With an expected erosion of living standards driven by higher inflation and continued surges in gas prices, consumers can be expected to tighten their belts even if a deep recession is averted. As such, many analysts are wary to consider even the stark declines in eCommerce stocks thus far in 2022 as indicative of a bottom.
According to the UBS, the probability of a near-term recession has doubled since the spring to 26%. While the level of recession is uncertain, the bank indicated that even a milder 2001-esque scenario points to continued downside for eCommerce stocks.
“Our analysis suggests even in a mild slowdown scenario, sales for eCommerce companies within our coverage could come in about 5-20% below Street consensus in 2023, depending on the company,” the bank told clients in a recent Global Research report. “We take the opportunity to reduce our expectations for all the names.”
In a note detailing the ratings action, both eBay (EBAY) and Farfetch (FTCH) were downgraded to “Neutral” from “Buy” while price targets were cut across Amazon (AMZN), Etsy (ETSY), The RealReal (REAL), StitchFix (SFIX), ContextLogic Inc (WISH), and MYT Netherlands Parent (MYTE).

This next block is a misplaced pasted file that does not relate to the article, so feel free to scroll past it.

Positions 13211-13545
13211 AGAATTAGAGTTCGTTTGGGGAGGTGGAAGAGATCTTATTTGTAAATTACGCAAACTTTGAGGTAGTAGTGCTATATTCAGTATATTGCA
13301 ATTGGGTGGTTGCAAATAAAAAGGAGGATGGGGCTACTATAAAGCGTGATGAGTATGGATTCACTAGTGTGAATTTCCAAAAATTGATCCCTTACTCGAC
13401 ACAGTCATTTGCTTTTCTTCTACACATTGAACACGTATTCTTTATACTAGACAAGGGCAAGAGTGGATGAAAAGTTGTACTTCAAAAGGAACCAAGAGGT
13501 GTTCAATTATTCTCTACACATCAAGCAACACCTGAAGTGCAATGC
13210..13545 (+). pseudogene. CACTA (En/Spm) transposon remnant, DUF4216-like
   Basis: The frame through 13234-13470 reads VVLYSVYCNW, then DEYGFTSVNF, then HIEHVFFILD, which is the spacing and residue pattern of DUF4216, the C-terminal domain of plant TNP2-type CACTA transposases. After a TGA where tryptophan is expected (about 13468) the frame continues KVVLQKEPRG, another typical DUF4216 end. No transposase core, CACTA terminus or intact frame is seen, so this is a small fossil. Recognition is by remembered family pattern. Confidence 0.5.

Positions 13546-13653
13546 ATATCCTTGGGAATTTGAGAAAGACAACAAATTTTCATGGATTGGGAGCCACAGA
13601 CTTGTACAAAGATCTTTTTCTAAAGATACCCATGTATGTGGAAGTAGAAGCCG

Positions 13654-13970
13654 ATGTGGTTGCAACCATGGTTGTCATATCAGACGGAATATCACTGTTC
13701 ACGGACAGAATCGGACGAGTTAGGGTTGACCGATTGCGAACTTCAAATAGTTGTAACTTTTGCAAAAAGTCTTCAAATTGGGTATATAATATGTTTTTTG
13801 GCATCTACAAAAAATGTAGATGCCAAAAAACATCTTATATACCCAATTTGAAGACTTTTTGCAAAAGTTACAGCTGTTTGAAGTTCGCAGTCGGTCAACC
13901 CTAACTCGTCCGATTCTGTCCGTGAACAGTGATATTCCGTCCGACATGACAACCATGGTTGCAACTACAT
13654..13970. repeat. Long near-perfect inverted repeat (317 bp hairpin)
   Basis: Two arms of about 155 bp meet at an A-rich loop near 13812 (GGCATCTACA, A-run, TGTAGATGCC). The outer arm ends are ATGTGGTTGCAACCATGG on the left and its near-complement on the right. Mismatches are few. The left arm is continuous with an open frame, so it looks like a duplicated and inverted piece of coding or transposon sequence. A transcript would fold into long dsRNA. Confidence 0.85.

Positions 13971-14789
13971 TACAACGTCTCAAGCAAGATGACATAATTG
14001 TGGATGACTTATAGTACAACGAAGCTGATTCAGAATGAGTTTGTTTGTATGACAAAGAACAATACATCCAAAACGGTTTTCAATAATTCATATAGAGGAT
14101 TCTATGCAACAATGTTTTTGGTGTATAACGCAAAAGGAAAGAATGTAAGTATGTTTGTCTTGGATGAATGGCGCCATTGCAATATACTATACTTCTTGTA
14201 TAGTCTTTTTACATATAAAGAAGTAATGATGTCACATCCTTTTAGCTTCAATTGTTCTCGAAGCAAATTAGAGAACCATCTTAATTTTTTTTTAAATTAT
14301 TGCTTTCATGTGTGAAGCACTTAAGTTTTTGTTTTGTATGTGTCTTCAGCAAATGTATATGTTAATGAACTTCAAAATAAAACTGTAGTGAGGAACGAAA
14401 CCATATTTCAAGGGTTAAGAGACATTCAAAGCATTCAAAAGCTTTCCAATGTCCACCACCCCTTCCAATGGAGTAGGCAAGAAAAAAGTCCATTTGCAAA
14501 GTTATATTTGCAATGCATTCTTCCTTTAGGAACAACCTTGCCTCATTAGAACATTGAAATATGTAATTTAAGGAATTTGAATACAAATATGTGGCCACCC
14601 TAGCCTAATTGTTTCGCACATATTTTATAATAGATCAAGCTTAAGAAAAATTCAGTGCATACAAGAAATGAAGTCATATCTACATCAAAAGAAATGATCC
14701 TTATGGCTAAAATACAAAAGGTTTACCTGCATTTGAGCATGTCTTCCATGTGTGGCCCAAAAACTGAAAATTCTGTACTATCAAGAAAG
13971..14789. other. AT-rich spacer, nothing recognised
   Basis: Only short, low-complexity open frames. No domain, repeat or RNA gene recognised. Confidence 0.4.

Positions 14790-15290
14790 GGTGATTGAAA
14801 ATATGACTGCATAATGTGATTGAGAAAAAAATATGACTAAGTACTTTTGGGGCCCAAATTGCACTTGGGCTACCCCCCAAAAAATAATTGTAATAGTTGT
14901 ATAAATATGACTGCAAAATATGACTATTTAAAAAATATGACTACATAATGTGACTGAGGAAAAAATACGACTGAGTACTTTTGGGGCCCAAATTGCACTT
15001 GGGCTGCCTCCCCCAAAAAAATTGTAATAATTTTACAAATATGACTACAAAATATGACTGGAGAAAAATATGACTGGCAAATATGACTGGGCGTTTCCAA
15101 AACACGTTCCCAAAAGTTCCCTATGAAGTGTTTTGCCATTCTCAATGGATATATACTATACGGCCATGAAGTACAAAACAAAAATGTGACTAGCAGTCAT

For eCommerce names focused on more vulnerable categories, such as home furnishings, the pullbacks are expected to be even more pronounced. Bank of America, Wells Fargo, and Jefferies pointed to Wayfair (W) and Carvana (CVNA) as among the most risky names given bloated expenditures and debt alongside unattractive category exposure. Essentially, the sky-high valuations for the money-losing businesses that were inevitably going to come under scrutiny are only likely to encounter further critical reviews.
Sticky Spending Habits and Significant Savings
However, the pessimism on the prospects for internet retail are by no means unanimous.
Following unprecedented stimulus payments in the wake of the COVID-19 pandemic, personal savings ballooned for US consumers. According to Raymond James estimates, these payments led to over $2T in excess savings to flow to US consumers. Of this staggering figure, the bank estimates that only about 10% of this excess has been utilized by newly-flush consumers.
Additionally, unemployment remains at historically low levels despite growing business uncertainty and cautious statements by tech executives. Indeed, the spike seen amidst COVID layoffs has flipped sharply in the past two years, returning the labor market to an incredibly tight status.